The benefit of bimanual MICS lies in the use of smaller incisions, and this benefit can be maximized when MICS is used in combination with sutureless MIVS.4 Implanting the IOL at the end of vitrectomy provides the best visualization, most notably in the peripheral retina. Smaller incision sizes have now enabled surgeons to perform real sutureless surgery. Combining sutureless MICS and MIVS may currently be the least invasive combined ophthalmologic surgery technique.

Suk Ho Byeon, MD, practices at the Institute of Vision Research, Department of Ophthalmology, Yonsei University College of Medicine, Seoul, Korea. Dr. Byeon states that he has no financial interest in the products or companies mentioned. He may be reached at tel: +82 2 2228 3570; fax: +82 2 312 0541; e-mail: shbyeon@yuhs.ac.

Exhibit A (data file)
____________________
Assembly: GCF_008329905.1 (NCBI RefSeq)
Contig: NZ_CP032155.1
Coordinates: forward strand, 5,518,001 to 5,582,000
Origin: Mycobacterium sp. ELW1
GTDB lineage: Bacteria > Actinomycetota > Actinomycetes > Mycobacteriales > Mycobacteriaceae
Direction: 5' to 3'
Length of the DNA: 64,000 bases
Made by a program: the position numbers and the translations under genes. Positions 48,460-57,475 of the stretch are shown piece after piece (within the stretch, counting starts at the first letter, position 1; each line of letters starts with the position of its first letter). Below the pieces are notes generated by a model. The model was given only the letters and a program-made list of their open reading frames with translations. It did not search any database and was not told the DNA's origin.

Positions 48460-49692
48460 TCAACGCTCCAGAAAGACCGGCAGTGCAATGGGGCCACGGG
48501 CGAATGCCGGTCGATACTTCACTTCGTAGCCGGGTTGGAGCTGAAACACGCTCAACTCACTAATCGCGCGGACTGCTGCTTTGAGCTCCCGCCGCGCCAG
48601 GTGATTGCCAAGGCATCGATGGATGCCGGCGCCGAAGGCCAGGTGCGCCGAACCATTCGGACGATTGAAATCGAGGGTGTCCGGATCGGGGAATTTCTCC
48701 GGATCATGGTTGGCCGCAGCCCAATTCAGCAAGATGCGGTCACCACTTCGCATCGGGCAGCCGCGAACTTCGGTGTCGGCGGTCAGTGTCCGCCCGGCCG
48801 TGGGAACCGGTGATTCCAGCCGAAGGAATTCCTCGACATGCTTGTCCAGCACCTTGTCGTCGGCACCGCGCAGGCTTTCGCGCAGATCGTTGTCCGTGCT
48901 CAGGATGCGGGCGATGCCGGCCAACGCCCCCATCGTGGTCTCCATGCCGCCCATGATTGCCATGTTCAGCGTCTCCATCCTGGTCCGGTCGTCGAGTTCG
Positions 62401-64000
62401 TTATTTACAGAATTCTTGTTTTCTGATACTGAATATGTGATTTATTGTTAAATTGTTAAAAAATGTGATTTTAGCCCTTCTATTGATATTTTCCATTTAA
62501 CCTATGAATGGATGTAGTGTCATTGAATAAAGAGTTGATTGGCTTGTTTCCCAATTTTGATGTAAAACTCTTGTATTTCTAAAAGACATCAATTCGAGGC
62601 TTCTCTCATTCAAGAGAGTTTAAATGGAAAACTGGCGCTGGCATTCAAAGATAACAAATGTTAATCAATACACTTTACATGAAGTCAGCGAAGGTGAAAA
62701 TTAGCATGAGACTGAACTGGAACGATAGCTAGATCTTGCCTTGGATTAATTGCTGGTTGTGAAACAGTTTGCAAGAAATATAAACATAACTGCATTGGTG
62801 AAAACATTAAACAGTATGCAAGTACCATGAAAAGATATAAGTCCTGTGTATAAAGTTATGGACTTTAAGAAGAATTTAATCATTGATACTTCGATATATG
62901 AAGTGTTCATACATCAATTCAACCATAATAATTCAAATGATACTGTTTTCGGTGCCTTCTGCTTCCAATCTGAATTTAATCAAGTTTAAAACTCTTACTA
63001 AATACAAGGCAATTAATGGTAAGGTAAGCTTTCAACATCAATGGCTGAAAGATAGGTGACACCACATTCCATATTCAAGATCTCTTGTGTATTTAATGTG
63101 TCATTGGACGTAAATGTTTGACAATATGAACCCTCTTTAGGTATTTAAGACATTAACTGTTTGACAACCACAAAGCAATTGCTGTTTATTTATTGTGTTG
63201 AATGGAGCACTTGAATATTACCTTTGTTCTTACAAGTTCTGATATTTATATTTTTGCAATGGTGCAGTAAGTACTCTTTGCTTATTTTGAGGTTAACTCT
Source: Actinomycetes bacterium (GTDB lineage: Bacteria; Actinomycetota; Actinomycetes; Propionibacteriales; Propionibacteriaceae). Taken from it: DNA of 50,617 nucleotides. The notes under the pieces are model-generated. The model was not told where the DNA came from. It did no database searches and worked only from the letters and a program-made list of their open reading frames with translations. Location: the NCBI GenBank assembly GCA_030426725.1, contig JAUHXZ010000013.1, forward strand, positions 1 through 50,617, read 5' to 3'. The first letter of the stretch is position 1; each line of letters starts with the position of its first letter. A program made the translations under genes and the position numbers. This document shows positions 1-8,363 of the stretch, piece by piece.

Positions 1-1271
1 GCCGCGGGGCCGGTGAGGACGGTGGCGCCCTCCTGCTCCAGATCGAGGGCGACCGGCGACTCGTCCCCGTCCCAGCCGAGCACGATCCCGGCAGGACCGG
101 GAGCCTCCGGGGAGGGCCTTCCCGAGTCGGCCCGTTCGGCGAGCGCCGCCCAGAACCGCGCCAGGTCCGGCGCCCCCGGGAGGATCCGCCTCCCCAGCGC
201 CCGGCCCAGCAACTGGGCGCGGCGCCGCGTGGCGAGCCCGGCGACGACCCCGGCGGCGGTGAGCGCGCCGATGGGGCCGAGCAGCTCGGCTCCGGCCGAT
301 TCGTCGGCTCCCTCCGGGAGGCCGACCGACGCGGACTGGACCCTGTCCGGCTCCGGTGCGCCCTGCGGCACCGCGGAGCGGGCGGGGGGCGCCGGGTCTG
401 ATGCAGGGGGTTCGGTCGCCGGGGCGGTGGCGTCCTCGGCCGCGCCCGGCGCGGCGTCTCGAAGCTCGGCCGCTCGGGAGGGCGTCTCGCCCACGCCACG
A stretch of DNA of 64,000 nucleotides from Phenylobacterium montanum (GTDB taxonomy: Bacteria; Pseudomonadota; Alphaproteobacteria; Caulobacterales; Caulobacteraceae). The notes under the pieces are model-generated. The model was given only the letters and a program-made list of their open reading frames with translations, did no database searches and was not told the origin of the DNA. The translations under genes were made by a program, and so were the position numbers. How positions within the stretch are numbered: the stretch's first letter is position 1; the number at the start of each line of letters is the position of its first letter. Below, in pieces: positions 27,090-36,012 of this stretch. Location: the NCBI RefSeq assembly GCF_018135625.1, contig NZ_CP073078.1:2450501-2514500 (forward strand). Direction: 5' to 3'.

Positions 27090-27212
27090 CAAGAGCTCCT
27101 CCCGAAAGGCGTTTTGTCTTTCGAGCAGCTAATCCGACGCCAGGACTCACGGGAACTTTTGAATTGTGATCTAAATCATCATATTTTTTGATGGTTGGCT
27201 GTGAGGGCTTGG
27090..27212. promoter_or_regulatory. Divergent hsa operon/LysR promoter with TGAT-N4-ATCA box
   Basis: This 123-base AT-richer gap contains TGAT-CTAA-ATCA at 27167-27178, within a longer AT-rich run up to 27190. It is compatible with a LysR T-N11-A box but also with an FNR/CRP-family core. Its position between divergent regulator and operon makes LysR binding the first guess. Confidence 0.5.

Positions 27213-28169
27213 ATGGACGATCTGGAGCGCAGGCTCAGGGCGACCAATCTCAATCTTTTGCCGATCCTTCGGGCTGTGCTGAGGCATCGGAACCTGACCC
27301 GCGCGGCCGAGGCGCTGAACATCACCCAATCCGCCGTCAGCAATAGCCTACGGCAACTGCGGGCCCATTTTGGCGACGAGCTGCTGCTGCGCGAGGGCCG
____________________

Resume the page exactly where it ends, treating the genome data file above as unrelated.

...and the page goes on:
Young Kwang Chu, MD, practices at Siloam Eye Hospital, Seoul, Korea. Dr. Chu states that he has no financial interest in the products or companies mentioned. He may be reached at tel: +82 2 2650 0880; fax: +82 2 2650 0895; e-mail: docchu@hotmail.com.

  1. Thompson JT,Glaser BM,Sjaarda RN,Murphy RP.Progression of nuclear sclerosis and long-term visual results of vitrectomy with transforming growth factor beta-2 for macular holes.Am J Ophthalmol.1995;119(1):48-54.
  2. Dugas B,Ouled-Moussa R,Lafontaine PO,et al.Idiopathic epiretinal macular membrane and cataract extraction: combined versus consecutive surgery.Am J Ophthalmol.2010;149(2):302-306.
  3. Can I,Takmaz T,Yildiz Y,et al.Coaxial,microcoaxial,and biaxial microincision cataract surgery:prospective comparative study. J Cataract Refract Surg.2010;36(5):740-746.
  4. Alio J,Rodriguez-Prats JL,Galal A,Ramzy M.Outcomes of microincision cataract surgery versus coaxial phacoemulsification. Ophthalmology.2005;112(11):1997-2003.
  5. Byeon SH,Kwon OW.Lensectomy using a bimanual microincision cataract surgery technique during pars plana vitrectomy. Ophthalmic Surg Lasers Imaging.2009;40(1):80-84.



  • Cataract removal prior to vitrectomy enhances visualization and provides more room for instrument manipulation.
  • Consider postponing IOL implantation until after all posterior segment surgery is complete.


May 2011